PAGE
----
The Flash has its problems, to be sure, but it is also undeniably entertaining, even despite Ezra Miller’s scandals, which have undoubtedly overshadowed the production, and it is hard to ignore that completely. In the film’s praise, Ezra Miller does his best to make you forget all that by delivering the biggest crowd-pleasing performance of his career.



Trustee of the Justice League


Barry begins the film as the self-proclaimed “janitor” of the Justice League, cleaning up the “bat*sh*t” when Bruce Wayne (Ben Affleck) calls on him for help. The film opens with a spectacular scene in which Barry is called in to save innocent civilians in a collapsing Gotham hospital; while Batman chases the bad guys on his Batbike in his usual (slightly clichéd) action sequence, a nurse and several babies race out the window as the hospital collapses (not clichéd to say the least).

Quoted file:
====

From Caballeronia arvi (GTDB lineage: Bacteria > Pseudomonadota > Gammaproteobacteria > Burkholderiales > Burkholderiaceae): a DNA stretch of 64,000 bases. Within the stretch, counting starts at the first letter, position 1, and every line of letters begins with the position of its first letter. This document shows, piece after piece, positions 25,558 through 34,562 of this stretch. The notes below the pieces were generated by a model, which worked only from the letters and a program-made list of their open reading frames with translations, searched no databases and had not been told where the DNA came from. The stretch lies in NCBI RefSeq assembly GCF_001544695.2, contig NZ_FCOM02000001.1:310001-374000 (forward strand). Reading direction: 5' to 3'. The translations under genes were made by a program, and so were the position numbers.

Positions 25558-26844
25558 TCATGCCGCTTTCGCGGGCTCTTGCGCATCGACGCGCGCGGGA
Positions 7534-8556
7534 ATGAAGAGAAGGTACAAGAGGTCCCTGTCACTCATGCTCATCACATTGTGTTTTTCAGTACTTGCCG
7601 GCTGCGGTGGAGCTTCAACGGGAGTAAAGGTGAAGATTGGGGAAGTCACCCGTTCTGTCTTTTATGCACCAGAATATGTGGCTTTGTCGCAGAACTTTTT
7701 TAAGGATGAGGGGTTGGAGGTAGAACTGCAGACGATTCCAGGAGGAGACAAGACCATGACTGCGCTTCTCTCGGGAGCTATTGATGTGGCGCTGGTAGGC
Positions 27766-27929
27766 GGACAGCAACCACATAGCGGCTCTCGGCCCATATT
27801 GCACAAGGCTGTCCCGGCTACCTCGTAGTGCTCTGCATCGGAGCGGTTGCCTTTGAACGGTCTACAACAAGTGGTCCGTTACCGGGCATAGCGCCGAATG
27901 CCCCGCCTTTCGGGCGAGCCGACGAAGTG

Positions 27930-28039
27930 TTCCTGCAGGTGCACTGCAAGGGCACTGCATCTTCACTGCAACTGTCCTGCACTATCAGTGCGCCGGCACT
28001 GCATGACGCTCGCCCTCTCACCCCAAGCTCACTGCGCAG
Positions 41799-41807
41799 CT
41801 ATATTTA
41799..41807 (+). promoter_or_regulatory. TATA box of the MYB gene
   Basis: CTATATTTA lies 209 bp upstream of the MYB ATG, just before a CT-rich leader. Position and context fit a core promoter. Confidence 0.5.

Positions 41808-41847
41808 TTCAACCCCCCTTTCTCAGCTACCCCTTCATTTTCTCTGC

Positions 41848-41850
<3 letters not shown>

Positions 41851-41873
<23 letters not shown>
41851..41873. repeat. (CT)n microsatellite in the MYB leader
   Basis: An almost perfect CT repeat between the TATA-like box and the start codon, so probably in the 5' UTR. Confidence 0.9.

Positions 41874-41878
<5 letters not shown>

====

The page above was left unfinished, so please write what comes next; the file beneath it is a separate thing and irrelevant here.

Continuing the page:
Barry jokingly calls it a “baby shower” and it’s up to the Flash to save them and avoid disaster. The scene is very funny, slowed down and through Barry’s ultra-fast movements we see him breaking into a vending machine to boost his calorie count and give him enough energy to save the babies, who are all in an unrealistically dramatic (and therefore funny) level of danger. One is about to be stabbed in mid-air with shards of glass, another is nearly impaled with a knife, and a third sees a bottle full of acid hurtling through space, heading straight for her. The film has thus entered entirely into cartoon territory, and the creative solution to this seemingly impossible dilemma seems to be the only scene in which Muschietti’s twisted sense of humour is on full display. In my opinion, this is the best slow-motion superhero scene of all time, far surpassing the admittedly impressive Quicksilver scenes in the later “X-Men” films.